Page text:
In search of perfect Thai basil pork

Several years ago, when I was a grad student studying in Boston, a Thai friend took several of us to her favorite Thai restaurant. She ordered in a flurry of Thai without so much as a glance at the menu and out came a succession of delicious dishes to our table that evening. And pad gkaprow mu or Thai basil pork was one of them. It had never tasted so good–the heady fragrance of basil and the earthy flavor of pork, rounded up togther with sweet, salty and spicy notes–and it hasn’t since.  This recipe comes pretty close although I’m sure even taste buds can lose their memory.

If you know of the perfect recipe, do drop me a comment! 

Thai Basil Pork (Pad gkaprow mu) 


This versatile recipe is a Thai favorite. Ground pork is usually paired with holy basil (bai gkaprow). However, Thai sweet basil (bai horapa) is much easier to find in Asian markets in America and makes a worthy stand-in. If all else fails, substitute with any basil or a mixture of basil and mint for a bright, refreshing flavor. Ground chicken or turkey also work well in this dish, as well as fresh seafood: Shrimp, scallops, mussels and firm-flesh fish like salmon or halibut.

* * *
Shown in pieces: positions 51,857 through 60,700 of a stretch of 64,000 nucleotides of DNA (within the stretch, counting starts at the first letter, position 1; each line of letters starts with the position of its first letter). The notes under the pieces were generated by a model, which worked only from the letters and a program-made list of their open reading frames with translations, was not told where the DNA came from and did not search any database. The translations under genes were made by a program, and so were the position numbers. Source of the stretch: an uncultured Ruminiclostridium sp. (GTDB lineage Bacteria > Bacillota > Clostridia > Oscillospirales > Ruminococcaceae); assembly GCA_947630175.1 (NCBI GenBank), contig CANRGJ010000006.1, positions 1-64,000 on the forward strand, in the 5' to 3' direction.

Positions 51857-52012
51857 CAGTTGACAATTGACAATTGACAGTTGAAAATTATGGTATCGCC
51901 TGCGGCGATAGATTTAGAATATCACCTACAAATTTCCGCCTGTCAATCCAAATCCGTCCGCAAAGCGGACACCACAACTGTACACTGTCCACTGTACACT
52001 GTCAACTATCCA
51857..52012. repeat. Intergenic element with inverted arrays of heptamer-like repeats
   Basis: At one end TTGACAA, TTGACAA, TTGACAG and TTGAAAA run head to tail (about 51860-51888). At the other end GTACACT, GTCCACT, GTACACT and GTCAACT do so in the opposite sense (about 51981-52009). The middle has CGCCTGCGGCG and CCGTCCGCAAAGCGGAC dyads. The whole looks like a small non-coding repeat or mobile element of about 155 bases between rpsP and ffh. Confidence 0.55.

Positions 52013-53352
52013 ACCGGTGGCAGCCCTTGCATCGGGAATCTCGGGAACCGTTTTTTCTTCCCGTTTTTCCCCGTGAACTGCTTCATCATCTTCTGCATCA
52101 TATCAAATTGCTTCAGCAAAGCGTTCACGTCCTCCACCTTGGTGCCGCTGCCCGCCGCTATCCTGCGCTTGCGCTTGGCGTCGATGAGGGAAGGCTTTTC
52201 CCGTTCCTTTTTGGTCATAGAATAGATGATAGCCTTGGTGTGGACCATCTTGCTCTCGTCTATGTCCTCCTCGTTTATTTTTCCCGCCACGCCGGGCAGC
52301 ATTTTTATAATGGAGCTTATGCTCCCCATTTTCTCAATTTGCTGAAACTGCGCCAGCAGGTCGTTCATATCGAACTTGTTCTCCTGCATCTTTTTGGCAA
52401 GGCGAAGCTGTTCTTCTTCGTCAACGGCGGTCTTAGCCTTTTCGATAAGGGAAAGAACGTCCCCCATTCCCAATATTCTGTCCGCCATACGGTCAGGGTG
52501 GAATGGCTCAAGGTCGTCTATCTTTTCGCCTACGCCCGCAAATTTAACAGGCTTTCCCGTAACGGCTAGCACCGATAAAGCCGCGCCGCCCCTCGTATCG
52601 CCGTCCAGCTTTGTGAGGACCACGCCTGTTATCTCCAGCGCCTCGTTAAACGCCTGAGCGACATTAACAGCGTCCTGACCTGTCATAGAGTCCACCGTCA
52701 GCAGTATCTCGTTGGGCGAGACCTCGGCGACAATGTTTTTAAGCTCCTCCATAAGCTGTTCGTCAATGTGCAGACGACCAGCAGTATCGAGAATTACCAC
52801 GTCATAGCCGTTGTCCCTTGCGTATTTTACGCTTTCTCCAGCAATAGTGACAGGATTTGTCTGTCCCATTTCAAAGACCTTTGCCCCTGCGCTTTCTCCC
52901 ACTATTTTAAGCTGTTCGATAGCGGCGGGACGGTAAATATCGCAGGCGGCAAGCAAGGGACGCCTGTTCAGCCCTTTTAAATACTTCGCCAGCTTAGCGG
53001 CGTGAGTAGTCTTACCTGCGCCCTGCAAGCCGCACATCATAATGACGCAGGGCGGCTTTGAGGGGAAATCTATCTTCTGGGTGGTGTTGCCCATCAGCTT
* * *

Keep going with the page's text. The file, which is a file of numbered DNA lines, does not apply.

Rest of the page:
Time: 25 minutes
Makes: 4 to 6 servings as part of a family-style meal

2 tablespoons canola oil
1 1/2 pounds ground pork
1 1/2 cups packed fresh holy basil or Thai basil leaves
6 cloves garlic, peeled and minced
3 small shallots (or 1/2 small onion), cut into thin slices (1/2 cup)
6 red Thai chilies, cut into rounds (or to taste)
2 tablespoons oyster sauce
2 tablespoons fish sauce
1 tablespoon soy sauce
2 teaspoons brown sugar
Dash white pepper or freshly ground black pepper (optional)

Preheat a 14-inch wok or 12-inch skillet over medium-high heat. Swirl in oil to coat the bottom of the wok and heat for 10 to 15 seconds until oil thins out and starts to shimmer. Stir in garlic and shallots. Stir 15 to 20 seconds, until garlic is light golden and fragrant.

Add pork, breaking it up with the edge of your spatula. Stir-fry until meat has just lost its blush, about 1 to 2 minutes.

Reduce heat to medium. Throw in chilies. Sprinkle oyster, fish and soy sauces and sugar, and toss to mix well. Add basil and stir until leaves are wilted and pork is cooked through, about half to 1 minute. Don’t overcook the pork.

Transfer to a serving dish and sprinkle with pepper. Serve hot with steamed rice.

If you can’t find Thai chilies, substitute with 4 to 6 serranos or jalapeños, cut into large slivers.

Marie Tran tested this recipe for me, check out her blog for her results. Thanks, Marie!